Updated on May 10 at 2:57 p.m. ET
Top Senate Republicans are standing behind President Trump’s decision to fire FBI Director James Comey, rejecting calls from Democrats and some in their own party for the Justice Department to appoint a special prosecutor to lead the investigation into Russian meddling in the 2016 election.
Majority Leader Mitch McConnell lent the president crucial support on Wednesday morning, calling out Democrats for hypocrisy and saying a new independent inquiry would “impede” the bipartisan investigation of the Senate Intelligence Committee. “Partisan calls should not delay the considerable work of Chairman Burr and Vice Chairman Warner,” the Kentucky Republican said in a floor speech, referring to the leaders of the official Senate probe. “Too much is at stake.” He chided Democrats for criticizing the president after they earlier called for Comey’s ouster over his handling of the Hillary Clinton email investigation, which many in the party believe helped to elect Trump as president. Senator John Cornyn of Texas, the second-ranking Republican, echoed McConnell, and Trump won similar support from Senator Charles Grassley, chairman of the Judiciary Committee.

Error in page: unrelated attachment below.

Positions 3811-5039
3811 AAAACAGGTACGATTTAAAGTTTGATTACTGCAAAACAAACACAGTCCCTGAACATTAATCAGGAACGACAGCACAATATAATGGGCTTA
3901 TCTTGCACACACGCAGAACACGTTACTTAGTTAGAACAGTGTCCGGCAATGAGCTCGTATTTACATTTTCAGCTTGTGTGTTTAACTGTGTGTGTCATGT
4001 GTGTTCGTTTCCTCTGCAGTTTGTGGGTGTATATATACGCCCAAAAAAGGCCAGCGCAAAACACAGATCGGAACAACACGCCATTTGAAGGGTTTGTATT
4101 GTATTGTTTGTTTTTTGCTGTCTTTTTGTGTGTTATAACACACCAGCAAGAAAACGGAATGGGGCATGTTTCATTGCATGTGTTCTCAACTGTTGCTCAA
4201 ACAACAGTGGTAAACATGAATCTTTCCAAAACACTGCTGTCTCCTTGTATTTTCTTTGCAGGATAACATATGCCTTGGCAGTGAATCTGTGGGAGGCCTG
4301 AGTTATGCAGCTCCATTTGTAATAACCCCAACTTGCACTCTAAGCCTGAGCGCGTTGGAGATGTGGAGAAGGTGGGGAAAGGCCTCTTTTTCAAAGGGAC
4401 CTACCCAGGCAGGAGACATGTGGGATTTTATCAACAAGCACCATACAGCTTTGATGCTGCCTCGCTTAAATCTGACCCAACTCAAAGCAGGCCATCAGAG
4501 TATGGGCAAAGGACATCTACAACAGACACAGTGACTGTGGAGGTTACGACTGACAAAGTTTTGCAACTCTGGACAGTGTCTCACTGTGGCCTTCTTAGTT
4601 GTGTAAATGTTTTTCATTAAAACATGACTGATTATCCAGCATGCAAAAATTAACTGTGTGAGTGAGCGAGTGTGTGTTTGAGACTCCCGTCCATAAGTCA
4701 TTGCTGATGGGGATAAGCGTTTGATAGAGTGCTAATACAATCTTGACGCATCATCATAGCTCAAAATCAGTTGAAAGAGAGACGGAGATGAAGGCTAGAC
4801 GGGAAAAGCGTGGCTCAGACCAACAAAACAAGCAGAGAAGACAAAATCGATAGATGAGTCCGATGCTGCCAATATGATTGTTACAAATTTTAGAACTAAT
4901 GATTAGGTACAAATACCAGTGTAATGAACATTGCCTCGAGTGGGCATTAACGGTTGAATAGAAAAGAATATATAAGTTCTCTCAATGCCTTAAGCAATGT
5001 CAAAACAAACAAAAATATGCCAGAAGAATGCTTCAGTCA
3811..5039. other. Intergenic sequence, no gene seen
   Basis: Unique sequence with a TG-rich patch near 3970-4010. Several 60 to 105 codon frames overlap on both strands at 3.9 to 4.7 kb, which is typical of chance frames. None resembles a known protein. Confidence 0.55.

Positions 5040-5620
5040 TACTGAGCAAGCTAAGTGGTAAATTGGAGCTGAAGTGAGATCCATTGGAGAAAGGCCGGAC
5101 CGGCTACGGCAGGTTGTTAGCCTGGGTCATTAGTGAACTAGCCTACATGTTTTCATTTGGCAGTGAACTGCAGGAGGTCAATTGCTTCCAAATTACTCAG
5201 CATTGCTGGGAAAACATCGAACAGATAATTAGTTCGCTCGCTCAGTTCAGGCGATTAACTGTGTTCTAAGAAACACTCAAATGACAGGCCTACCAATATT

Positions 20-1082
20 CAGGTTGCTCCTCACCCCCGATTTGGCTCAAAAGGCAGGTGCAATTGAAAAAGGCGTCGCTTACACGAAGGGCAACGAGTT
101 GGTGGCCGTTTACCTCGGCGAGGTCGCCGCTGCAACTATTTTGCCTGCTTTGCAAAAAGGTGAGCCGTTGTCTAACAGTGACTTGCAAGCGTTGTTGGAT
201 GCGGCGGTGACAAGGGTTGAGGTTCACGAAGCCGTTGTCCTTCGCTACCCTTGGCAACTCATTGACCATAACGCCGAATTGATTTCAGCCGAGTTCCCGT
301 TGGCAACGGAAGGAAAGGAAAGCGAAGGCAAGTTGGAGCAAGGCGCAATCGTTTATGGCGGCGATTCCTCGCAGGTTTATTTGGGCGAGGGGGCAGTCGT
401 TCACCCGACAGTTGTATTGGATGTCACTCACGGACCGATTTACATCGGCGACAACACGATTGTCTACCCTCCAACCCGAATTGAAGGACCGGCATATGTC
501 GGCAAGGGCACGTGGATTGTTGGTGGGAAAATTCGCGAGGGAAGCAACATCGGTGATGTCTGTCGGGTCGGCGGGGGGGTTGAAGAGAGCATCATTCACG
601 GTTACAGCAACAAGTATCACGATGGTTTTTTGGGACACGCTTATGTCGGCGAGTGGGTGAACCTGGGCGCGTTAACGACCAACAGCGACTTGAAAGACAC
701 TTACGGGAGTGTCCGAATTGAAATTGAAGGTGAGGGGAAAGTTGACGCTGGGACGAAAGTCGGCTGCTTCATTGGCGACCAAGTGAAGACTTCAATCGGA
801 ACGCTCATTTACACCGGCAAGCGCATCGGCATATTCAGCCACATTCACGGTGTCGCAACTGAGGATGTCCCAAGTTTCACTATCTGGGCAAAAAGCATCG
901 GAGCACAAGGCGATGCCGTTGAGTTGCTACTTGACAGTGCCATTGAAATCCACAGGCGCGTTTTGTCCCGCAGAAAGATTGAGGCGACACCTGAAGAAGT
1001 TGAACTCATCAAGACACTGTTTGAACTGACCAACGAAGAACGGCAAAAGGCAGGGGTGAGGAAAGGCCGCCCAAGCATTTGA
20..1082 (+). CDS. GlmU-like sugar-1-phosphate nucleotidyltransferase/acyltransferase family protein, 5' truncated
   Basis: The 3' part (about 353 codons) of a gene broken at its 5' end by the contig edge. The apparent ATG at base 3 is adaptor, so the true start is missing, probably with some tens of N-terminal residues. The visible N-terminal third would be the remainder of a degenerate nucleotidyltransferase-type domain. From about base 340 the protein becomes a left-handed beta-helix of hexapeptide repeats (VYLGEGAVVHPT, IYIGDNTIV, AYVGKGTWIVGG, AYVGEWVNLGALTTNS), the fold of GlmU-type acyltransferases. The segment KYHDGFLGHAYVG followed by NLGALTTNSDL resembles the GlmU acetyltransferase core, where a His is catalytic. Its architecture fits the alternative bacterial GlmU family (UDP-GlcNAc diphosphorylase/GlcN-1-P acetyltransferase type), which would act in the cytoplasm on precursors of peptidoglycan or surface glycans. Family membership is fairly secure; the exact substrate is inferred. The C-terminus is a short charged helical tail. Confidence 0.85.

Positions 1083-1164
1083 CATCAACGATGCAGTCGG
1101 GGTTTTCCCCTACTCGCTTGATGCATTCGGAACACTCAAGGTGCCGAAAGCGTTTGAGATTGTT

McConnell made his comments moments after Minority Leader Charles Schumer renewed his call for a special prosecutor and demanded that Attorney General Jeff Sessions and the new deputy attorney, Rod Rosenstein, hold a private—and, if necessary, classified—briefing for the full Senate on the president’s decision. The White House has cited Rosenstein’s letter outlining Comey’s missteps as justification for the firing, and because Sessions has recused himself from the Russia investigation, it would be his decision to take the inquiry out of the FBI. Rosenstein, who was confirmed last month in a 94-6 vote, told the Senate during his confirmation hearing that he would appoint an independent counsel if he deemed it necessary. “If there was ever a time when circumstances warranted a special prosecutor, it is now,” Schumer said. Hours later, the New York Democrat returned to the Senate floor to revise his demand: It should not be Rosenstein or another political appointee, he said, but the highest-ranking career civil servant at the Justice Department that named a special prosecutor.